Aquaponics is a sustainable method of raising both fish and vegetables. This type of indoor farming, grows substantially more food with less water, land and labor than traditional agriculture. Aquaponics is a resilient farming system that provides growers, consumers, and the environment with better health and nutrition properties.
This form of agriculture combines raising fish in tanks (recirculating aquaculture) with soilless plant culture (hydroponics). In aquaponics, the nutrient-rich water from raising fish provides a natural fertilizer for the plants and the plants help to purify the water for the fish. Aquaponics can be used to sustainably raise fresh fish and vegetables for a family, to feed a community or to generate profit in a commercial farming venture, year ‘round, in any climate.
In combining both hydroponic and aquaculture systems, aquaponics capitalizes on their benefits, and eliminates the drawbacks of each. Aquaponics is a great example of year ’round, indoor farming. It can be done anywhere, providing fresh local food that is free of pesticides, herbicides and chemical fertilizers. It is safe, easy and fresh!
Aquaponics is a completely natural process that mimics lakes, ponds, rivers and waterways on Earth. The only input into an aquaponics system is fish food. The fish eat the food and excrete waste, which is converted by beneficial bacteria to nutrients that the plants use to grow. In consuming these nutrients, the plants help to purify the water. Without the use of herbicides, pesticides or other chemicals in the aquaponics system, the fish and plants are healthier and safer to grow and eat with this method.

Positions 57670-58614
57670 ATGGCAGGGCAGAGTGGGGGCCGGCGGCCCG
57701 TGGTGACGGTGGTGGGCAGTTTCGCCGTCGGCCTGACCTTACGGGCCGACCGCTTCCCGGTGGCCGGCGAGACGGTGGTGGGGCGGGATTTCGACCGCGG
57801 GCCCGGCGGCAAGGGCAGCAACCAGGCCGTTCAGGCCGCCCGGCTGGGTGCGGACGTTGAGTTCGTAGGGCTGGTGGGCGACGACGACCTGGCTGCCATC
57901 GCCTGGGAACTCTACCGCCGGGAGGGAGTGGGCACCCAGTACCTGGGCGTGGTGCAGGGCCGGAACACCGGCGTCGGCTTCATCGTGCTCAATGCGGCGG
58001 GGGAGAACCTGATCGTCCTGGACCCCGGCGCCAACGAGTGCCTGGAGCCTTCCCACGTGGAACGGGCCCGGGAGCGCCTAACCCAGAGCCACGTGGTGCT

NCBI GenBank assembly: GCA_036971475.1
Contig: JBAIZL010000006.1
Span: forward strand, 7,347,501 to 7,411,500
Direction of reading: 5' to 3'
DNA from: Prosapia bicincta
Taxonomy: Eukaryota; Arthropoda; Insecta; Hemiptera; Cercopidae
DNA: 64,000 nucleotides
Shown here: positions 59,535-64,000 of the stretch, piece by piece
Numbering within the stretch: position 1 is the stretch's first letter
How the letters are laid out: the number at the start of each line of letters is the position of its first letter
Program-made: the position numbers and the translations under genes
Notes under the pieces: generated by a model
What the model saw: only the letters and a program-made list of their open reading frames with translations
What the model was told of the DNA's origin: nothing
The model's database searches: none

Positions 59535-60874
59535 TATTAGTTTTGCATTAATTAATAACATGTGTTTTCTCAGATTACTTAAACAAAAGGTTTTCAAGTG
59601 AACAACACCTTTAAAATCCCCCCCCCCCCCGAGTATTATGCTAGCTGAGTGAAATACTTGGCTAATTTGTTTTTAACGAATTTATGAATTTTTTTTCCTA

Benefits of Aquaponics
Low Carbon Footprint
Uses Less Water
Produces More Food
The Learning Laboratory helps students get the real hands-on experience to understand how the Aquaponics system works together with the STEM concepts learned in the classroom. Class experiments and testing are done daily to maintain water quality, temperatures, fish health, and planting new produce vegetation in the system for Research and Development.
During the initial pilot program at Brookstown Middle, there were some mishaps when transporting the Mississippi grown catfish fingerlings. Resulting in a call to the LSU Veterinary School where Dr. John Hawke and Dr. Kris Darnall responded with a diagnosis and recommended treatment for the recovery of two surviving catfish, students named Jack (short of Jacqueline) and Jill, since both were female fish.
With the doctors’ help, the students decided to create a fish-oriented intensive care unit, or FICU, where the sick catfish would be nursed back to health on an antibiotic regimen provided by the LSU School of Veterinary Medicine. The Veterinary School has since committed to provide all the catfish fingerlings going forward for the Aquaponics program.